China has completed its first public test of a Mars lander, keeping the country on track for an unmanned exploration mission to the red planet in 2020.
The trial took place Thursday in the mountainous landscape of Hebei province, about an hour and a half drive north of Beijing. Chinese officials said the landscape mirrored the slopes and craters of the planet Mars.
The lander was suspended 70 meters (230 feet) above the ground on 36 huge steel cables, which rose up to 140 meters (460 feet) into the air. The test started with a loud boom and the spacecraft hovered and then descended, coming to a stop a few feet short of the ground.
How to safely land on Mars is one of the biggest challenges facing the Mars mission, which officials said was on course to launch next year. If successful, China will be only the second country in the world to achieve the feat. NASA is also planning a Mars mission next year.
According to officials, the trial was designed to test the lander’s ability to hover and avoid obstacles, as well as monitoring how well it operated in a similar environment to Mars, where the pull of gravity is one-third of the Earth’s gravitational force.
China invited diplomats and international media, including CNN, to witness the test. Beijing has pushed for more inclusion in international space projects but the US tightly restricts the ways NASA can work with China’s space program.
The Chinese government told the dozens of watching journalists that the test had been a success.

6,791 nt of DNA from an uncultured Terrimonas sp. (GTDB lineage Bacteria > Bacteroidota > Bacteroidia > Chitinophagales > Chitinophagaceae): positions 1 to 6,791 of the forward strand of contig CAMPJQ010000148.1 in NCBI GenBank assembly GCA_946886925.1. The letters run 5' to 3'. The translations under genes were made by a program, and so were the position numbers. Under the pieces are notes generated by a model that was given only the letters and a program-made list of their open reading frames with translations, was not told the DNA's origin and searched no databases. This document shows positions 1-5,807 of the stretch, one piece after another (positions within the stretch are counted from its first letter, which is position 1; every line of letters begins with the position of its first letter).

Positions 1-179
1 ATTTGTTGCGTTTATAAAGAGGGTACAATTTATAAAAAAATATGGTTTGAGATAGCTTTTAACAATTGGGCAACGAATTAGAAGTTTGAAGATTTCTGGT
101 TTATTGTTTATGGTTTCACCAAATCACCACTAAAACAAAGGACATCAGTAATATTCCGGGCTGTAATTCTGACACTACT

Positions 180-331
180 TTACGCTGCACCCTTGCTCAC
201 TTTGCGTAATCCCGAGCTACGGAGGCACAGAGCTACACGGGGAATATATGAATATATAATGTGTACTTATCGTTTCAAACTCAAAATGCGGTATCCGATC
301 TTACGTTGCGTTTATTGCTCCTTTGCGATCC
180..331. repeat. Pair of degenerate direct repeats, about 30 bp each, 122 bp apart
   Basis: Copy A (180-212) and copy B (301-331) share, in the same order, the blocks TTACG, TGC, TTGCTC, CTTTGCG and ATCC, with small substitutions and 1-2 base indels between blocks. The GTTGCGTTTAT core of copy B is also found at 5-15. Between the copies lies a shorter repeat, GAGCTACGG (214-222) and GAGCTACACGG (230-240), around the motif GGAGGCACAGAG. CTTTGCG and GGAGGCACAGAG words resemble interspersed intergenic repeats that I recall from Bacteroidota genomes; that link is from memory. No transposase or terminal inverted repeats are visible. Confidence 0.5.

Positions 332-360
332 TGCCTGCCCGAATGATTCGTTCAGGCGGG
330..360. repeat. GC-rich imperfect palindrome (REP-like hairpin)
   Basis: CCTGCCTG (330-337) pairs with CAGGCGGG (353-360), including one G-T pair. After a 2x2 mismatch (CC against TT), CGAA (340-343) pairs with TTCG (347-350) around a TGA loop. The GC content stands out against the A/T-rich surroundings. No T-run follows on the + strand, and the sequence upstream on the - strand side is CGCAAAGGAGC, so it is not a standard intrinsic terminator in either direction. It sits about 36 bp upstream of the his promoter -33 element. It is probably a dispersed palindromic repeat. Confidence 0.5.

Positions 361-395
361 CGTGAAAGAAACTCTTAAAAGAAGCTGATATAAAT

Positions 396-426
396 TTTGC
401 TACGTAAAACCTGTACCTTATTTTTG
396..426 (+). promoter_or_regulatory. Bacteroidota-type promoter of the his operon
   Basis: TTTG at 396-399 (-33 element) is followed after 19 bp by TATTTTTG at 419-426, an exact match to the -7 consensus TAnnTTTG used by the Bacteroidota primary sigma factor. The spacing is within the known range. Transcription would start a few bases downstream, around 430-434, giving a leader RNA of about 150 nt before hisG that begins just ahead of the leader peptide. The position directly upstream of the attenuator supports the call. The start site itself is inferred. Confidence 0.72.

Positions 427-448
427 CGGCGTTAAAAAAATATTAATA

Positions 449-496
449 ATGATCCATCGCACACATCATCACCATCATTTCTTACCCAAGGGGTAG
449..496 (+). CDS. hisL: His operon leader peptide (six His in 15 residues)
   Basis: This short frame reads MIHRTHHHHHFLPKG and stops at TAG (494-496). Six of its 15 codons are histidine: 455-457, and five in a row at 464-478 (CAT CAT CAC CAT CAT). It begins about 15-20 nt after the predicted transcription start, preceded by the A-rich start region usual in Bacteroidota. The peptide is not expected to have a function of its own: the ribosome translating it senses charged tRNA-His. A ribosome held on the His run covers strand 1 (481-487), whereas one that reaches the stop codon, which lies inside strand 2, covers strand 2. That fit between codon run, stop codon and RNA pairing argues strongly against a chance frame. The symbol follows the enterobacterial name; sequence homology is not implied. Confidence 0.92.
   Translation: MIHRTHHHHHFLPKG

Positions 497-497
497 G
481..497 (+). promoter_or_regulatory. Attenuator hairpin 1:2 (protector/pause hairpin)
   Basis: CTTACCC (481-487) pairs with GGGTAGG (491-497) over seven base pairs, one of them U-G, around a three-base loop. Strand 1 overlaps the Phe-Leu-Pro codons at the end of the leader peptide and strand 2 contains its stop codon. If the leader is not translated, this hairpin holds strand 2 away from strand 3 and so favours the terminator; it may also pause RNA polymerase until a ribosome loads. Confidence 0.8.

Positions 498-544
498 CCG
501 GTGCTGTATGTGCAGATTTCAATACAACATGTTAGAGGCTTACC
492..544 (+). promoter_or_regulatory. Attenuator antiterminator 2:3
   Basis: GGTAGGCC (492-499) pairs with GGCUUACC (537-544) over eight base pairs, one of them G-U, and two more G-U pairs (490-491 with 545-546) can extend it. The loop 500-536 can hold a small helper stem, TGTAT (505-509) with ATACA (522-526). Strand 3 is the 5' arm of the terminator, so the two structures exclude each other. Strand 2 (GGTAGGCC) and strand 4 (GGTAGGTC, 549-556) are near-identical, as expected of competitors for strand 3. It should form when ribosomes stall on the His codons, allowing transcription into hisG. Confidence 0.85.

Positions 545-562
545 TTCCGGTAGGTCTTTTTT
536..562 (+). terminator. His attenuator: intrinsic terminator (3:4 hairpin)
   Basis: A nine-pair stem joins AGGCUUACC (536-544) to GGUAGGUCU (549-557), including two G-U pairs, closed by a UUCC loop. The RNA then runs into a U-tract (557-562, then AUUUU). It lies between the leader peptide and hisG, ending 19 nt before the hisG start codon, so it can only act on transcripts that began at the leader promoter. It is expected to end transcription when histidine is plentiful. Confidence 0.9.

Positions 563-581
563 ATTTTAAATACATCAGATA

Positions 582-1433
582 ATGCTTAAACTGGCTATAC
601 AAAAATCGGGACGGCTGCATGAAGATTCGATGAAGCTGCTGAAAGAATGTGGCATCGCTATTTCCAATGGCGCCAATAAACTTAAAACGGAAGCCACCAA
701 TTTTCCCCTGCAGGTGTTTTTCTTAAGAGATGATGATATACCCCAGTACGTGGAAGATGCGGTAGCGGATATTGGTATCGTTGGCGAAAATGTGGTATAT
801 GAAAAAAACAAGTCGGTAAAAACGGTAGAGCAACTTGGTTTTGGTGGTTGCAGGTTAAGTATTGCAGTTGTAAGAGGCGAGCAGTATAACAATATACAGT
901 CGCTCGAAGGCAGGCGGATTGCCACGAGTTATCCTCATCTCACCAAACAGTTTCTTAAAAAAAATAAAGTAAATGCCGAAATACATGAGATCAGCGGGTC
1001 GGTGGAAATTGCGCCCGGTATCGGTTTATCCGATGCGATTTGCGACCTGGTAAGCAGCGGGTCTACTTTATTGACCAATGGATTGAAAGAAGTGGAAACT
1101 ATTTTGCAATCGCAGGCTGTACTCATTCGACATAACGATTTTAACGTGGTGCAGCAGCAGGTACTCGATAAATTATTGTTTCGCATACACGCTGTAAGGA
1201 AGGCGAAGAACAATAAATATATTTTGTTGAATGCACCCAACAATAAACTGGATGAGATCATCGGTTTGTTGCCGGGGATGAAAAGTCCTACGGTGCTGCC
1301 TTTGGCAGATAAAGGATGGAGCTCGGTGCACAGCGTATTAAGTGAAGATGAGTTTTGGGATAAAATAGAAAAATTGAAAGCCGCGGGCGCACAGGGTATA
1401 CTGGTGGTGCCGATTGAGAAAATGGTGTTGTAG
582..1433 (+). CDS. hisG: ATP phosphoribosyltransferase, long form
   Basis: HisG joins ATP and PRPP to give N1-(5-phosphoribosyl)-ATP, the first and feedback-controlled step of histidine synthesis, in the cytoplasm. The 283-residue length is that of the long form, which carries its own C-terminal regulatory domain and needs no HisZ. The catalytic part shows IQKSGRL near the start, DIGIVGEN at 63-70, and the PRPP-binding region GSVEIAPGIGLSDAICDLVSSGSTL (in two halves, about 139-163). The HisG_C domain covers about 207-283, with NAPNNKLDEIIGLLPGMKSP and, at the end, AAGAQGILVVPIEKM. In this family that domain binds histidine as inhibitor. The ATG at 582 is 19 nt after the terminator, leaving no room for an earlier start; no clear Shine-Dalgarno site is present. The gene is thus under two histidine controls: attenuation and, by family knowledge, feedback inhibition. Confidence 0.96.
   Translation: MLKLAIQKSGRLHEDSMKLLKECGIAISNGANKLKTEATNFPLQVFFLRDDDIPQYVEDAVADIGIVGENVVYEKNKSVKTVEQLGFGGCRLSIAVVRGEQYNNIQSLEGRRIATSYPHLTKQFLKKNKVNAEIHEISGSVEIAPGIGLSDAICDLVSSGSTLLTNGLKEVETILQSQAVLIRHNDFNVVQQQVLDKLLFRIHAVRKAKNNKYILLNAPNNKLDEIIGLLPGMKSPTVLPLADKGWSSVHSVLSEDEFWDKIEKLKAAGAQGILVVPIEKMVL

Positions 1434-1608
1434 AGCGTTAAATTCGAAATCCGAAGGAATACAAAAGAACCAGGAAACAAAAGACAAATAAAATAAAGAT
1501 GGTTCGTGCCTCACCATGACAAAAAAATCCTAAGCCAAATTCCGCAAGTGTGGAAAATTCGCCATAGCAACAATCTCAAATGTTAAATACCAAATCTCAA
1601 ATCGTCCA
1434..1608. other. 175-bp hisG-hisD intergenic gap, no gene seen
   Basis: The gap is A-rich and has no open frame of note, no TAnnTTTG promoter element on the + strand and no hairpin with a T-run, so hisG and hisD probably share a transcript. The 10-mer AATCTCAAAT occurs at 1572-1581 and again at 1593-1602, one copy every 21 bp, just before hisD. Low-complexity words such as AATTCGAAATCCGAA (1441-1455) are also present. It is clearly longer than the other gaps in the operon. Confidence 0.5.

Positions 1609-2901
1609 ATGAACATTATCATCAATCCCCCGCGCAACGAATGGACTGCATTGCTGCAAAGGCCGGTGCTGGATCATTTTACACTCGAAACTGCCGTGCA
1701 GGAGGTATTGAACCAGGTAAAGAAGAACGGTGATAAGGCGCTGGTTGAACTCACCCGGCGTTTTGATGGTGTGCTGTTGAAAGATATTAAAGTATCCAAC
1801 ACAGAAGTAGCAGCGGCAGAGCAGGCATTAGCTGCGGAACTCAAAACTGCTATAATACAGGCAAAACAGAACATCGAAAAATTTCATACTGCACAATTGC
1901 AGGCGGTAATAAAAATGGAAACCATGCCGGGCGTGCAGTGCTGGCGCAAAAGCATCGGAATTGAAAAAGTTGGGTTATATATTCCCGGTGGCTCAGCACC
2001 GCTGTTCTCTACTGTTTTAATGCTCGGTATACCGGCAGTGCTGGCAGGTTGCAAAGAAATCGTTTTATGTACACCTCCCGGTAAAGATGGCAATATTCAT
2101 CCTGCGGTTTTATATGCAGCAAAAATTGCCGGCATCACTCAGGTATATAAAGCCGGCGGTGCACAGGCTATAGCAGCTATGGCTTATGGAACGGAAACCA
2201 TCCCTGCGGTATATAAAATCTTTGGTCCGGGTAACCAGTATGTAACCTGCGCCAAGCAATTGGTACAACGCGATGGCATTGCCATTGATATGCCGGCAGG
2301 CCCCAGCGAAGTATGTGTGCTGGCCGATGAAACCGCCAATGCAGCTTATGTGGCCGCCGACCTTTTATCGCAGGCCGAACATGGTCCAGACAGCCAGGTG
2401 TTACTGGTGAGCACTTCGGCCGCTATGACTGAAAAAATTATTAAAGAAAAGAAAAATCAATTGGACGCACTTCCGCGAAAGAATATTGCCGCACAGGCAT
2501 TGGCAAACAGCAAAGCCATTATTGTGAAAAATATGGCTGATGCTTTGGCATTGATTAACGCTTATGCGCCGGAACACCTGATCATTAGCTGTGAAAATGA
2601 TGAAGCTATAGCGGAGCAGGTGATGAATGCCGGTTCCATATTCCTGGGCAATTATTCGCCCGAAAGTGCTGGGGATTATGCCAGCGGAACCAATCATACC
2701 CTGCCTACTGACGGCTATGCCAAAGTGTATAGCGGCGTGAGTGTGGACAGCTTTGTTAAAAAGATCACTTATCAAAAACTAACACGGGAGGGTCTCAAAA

“(This simulation) is a critical milestone for the development of the Mars probe,” said Wu Yanhua, vice administrator of the China National Space Administration.
Rocket test is key
China developed the powerful Long March 5 rocket to launch the Mars spacecraft next year. However, a test of that rocket failed in 2017, threatening to delay the country’s push to become a leading space power. Reports suggest that another test will take place before the end of this year.
China was late to the space race — it didn’t send its first satellite into space until 1970, just after the United States put the first man on the moon.
But in the decades since, China has pumped billions of dollars and other resources into research and training. In addition to the Mars mission, China has been actively pursuing lunar exploration.
The Chang’e-4 lunar probe successfully touched down on the far side of the moon in January, a historic first and major achievement for China’s space program.
In 2020, the next lunar mission is due to land on the moon, collect samples and return to Earth, while preliminary plans are underway for a manned lunar mission in the 2030s. If successful, China would become only the second country, after the United States, to put a citizen on the moon.
It also plans to launch a 20-metric-ton space station around 2022.